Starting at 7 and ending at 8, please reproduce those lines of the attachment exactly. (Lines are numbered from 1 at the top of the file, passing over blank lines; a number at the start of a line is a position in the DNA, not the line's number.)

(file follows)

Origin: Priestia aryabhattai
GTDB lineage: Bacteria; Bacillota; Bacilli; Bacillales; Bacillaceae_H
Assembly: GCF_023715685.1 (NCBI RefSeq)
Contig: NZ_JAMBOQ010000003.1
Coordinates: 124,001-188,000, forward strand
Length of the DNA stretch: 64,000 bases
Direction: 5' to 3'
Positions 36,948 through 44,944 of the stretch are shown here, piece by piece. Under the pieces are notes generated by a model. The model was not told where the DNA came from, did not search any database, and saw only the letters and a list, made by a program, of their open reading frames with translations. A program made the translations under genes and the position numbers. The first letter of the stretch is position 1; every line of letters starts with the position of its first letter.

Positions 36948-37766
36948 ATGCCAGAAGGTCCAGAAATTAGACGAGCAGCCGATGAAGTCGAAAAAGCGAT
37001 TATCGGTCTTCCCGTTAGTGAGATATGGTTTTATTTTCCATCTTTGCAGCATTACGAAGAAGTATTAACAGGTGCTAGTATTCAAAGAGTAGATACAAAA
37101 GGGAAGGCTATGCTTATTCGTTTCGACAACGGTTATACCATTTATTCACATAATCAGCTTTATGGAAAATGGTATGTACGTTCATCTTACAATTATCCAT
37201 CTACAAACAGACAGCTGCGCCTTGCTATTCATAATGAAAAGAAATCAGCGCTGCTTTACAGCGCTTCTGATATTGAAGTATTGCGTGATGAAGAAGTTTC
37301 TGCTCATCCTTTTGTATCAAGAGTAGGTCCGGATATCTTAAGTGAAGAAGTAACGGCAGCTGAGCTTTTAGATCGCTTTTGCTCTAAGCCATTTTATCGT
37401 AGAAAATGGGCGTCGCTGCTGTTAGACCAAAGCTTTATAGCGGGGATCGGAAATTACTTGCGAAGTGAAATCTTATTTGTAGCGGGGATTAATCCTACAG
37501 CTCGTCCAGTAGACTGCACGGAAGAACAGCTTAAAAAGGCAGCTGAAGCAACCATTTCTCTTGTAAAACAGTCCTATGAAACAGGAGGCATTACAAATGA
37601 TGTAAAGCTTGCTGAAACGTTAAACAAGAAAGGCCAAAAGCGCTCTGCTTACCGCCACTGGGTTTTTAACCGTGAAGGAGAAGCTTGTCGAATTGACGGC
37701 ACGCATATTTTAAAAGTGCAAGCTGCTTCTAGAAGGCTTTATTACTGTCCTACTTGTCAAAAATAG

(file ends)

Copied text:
Direction: 5' to 3'
Positions 36,948 through 44,944 of the stretch are shown here, piece by piece. Under the pieces are notes generated by a model. The model was not told where the DNA came from, did not search any database, and saw only the letters and a list, made by a program, of their open reading frames with translations. A program made the translations under genes and the position numbers. The first letter of the stretch is position 1; every line of letters starts with the position of its first letter.